M.S. Project Assessing the effects of pollinator-focused plantings on wildlife-related ecosystem services in small- scale agricultural settings in coastal Virginia and Maryland.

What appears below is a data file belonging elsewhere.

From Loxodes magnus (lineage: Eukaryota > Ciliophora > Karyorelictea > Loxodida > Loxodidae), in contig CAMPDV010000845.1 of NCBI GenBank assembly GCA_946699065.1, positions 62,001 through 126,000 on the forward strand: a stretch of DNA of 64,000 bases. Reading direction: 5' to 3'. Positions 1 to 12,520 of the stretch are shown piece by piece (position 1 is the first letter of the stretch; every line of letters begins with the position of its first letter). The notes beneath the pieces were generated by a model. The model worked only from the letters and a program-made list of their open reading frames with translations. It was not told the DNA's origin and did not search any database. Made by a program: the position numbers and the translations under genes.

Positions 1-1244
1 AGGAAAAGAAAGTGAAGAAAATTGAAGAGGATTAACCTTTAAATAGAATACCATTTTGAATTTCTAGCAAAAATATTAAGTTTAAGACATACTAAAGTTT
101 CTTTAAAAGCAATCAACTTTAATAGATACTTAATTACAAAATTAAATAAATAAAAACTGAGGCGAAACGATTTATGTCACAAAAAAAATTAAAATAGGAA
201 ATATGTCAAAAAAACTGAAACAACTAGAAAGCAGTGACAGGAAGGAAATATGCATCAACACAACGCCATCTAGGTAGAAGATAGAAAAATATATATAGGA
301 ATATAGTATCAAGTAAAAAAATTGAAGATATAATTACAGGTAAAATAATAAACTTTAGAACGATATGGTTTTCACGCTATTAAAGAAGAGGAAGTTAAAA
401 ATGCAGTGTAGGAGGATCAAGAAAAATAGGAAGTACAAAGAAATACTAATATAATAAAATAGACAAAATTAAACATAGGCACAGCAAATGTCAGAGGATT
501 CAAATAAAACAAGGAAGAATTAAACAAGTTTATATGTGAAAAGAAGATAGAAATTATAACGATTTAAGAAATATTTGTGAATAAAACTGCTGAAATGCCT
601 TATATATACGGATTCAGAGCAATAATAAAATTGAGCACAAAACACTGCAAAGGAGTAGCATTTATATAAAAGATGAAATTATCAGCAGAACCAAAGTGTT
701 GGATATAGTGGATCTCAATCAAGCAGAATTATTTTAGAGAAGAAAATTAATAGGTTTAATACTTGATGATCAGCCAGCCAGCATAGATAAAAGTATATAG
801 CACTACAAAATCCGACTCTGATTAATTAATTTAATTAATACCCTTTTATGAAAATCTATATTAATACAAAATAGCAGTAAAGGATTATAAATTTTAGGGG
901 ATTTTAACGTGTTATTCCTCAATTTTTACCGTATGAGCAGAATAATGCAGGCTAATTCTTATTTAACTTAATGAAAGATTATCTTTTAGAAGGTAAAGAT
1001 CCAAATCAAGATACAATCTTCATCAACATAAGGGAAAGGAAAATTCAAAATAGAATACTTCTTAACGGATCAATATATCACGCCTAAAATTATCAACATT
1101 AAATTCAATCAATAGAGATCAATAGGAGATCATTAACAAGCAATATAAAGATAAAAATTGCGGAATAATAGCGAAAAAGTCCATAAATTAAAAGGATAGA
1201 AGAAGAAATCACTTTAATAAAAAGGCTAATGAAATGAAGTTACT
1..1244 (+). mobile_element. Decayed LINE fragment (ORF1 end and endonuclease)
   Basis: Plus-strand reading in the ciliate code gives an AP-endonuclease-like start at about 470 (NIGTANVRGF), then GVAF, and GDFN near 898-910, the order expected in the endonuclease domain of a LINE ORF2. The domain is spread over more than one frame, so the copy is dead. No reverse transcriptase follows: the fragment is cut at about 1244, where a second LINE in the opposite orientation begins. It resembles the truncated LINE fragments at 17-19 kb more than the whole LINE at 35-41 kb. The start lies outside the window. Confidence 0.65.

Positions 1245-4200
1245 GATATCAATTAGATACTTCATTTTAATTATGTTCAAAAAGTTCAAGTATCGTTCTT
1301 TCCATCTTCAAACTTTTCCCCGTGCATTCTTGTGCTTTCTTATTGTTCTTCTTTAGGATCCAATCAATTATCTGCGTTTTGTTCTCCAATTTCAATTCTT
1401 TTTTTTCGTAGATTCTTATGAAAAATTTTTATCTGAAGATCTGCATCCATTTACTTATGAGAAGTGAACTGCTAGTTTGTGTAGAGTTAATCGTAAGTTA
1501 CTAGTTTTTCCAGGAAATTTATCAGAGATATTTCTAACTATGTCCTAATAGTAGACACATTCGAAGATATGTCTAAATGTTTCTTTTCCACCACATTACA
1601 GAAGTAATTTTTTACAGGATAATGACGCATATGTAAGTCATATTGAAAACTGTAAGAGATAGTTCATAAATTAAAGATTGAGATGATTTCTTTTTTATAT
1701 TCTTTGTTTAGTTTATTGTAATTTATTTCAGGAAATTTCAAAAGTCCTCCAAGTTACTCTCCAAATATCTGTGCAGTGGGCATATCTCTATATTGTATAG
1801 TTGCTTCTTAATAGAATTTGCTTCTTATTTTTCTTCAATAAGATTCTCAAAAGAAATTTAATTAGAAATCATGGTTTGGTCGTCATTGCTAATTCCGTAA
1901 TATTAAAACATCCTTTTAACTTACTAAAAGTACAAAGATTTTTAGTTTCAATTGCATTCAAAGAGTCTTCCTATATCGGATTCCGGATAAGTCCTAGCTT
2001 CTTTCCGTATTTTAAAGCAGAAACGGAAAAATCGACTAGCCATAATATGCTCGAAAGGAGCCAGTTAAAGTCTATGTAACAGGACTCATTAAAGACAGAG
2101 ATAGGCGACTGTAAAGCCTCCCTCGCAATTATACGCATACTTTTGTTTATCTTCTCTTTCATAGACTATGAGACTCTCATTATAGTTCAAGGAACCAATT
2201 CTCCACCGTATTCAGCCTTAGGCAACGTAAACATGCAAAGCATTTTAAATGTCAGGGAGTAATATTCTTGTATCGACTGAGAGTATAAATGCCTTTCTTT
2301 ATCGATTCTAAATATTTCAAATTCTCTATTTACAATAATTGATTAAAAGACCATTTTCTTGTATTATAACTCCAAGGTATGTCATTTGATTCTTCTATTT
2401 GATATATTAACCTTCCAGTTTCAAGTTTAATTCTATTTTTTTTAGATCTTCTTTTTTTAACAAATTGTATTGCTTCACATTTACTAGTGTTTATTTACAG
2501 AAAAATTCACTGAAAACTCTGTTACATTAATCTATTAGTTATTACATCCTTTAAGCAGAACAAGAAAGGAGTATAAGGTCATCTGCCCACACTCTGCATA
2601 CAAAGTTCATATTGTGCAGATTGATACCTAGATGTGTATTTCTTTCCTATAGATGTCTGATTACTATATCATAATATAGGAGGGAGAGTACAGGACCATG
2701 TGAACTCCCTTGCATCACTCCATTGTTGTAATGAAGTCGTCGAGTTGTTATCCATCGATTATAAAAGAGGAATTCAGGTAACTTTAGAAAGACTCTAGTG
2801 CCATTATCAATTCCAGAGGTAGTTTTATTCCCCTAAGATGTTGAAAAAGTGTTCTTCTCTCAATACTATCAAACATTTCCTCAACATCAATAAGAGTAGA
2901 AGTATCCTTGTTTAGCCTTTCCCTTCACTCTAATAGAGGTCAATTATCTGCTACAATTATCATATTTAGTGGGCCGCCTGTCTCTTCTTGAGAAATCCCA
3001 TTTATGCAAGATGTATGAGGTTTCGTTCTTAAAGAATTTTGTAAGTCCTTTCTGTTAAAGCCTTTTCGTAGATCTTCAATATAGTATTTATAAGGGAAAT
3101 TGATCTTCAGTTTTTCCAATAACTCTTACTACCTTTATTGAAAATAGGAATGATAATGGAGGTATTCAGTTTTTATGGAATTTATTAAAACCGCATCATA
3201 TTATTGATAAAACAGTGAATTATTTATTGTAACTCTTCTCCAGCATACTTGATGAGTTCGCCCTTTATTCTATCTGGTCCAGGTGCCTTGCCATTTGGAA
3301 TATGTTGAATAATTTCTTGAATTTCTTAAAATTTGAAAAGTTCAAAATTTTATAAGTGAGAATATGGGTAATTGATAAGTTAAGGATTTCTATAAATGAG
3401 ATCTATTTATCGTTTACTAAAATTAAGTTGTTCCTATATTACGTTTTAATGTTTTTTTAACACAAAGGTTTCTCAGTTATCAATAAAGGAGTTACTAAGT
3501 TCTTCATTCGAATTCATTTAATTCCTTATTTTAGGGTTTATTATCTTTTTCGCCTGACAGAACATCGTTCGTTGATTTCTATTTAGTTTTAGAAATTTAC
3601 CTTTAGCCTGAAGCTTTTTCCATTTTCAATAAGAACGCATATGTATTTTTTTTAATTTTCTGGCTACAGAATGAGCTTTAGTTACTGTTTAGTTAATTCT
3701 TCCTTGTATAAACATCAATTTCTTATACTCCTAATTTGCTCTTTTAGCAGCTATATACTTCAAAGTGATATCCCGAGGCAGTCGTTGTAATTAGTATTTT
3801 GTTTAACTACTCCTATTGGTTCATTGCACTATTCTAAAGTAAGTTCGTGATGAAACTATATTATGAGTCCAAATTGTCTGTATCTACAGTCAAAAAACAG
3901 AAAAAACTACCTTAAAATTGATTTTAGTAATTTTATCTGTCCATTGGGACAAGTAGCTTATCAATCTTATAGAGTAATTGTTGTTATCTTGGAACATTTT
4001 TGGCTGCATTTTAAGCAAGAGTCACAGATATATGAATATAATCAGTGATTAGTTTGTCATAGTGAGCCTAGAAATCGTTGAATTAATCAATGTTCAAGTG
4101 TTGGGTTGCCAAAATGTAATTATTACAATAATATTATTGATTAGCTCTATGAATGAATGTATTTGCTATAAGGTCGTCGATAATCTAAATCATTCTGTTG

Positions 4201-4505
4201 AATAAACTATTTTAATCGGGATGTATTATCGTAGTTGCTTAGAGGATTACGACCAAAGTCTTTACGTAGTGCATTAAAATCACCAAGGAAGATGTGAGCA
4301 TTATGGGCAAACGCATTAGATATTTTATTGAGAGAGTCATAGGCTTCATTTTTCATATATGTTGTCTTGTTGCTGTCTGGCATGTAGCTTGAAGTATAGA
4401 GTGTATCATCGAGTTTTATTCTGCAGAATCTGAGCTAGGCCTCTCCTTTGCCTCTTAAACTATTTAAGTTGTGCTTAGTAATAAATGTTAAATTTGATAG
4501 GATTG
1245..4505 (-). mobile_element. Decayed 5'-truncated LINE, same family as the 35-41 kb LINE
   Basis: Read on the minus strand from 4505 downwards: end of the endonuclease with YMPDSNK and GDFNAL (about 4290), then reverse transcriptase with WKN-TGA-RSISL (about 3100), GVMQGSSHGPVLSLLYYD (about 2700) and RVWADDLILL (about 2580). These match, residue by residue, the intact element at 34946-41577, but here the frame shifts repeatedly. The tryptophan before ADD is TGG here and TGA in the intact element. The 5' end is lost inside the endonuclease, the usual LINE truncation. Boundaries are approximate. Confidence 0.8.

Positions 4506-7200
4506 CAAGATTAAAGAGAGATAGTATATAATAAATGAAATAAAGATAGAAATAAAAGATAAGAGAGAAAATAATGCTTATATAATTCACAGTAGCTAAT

Virginia Tech Department of Fish and Wildlife Conservation This study will elucidate how increasing plant biodiversity in small-scale agricultural systems may affect a variety of ecosystem services on and around the farm. Farmers may increase plant biodiversity on their non-cropped or marginal lands by planting grass/forb/wildflower mixtures that often target pollinator populations (hereafter referred to as farmscaping), which is a practice supported by multiple USDA cost-share programs. However, plant biodiversity surrounding farms, which individual farmers cannot control (hereafter referred to as landscape scale biodiversity), may change the impacts of farmscaping on ecosystem services. We have formed an interdisciplinary team with specialists in agricultural ecology, entomology, wildlife biology and the human dimensions of natural resources to measure the synergies and tradeoffs amongst regulating, provisioning, and cultural ecosystem services that result from farmscapes and landscape-scale biodiversity. The M.S. student sought in this advertisement will be advised by Dr. Sarah Karpanty in the Department of Fish and Wildlife Conservation at Virginia Tech and will collaborate closely with other project investigators, including Dr. Meghan ORourke in VTs Department of Horticulture and Dr. Michael Sorice in VTs Department of Forest Resources and Environmental Conservation, and partners with the Natural Resources Conservation Service, The Nature Conservancy and the Virginia Department of Game and Inland Fisheries. The M.S. student will collect data on the regulating (e.g., pollination), provisioning (e.g., wild game harvest), and cultural (e.g., aesthetics) services related to wildlife on farmscaped sites and surrounding landscapes in coastal Virginia and Maryland. Data will be collected using a variety of non-invasive techniques (e.g., acoustic and camera monitoring, point counts) on game birds (quail, turkey), migratory songbirds, bats, and game mammals (white-tailed deer). A research and teaching assistantship at a competitive level will be provided during the fieldwork and thesis preparation. Expected duration of assistantship and project is about 3 years. This program would be excellent preparation for students wishing to continue for a Ph.D., or those wishing to work for a resource management agency or conservation NGO. Duties: Complete study design in consultation with major professor (Sarah Karpanty) and collaborators; collect behavioral and ecological data to test hypotheses and fit models; supervise technicians; operate trucks and ATVs; coordinate with the NRCS, VDGIF, and TNC and other researchers; analyze data, write reports and publish research results in refereed journals with advisor and collaborators. Fieldwork involves long hot days, early mornings and nights. Incumbent will live at a field site for a portion of each year in research housing. This will be an excellent project for someone wishing to make a research contribution to basic science and, simultaneously, to the design of wildlife conservation strategies in rural and agricultural settings. Start date is January 10th, 2017. Qualifications: B.S. in Wildlife Science, Ecology, Conservation Biology or closely allied field, with excellent grades, GRE scores and references. Ability to get along with cooperators. Previous field experience required, preferably with non-invasive sampling techniques of birds and mammals. Evidence of scientific writing skills (i.e. academic papers, publications, etc.) and a commitment to scientific publication. Willingness to work long hours in the hot sun in remote conditions. To apply: email C.V., 1 page letter of application, degree title and GPA for all degrees, GRE scores and names and contact information for 3 references including at least one field supervisor and two academic references. Finalists will be asked to participate in a phone interview, to send transcripts, and to apply to the Virginia Tech graduate school. Send application information to Shannon Ritter, sjrit...@vt.edu. For questions regarding the position, please contact Dr. Sarah Karpanty, karpa...@vt.edu, 540-231-4586. Candidate selection will begin immediately and will continue until position is filled. Start Date January 10th, 2017. We recommend applying as quickly as possible.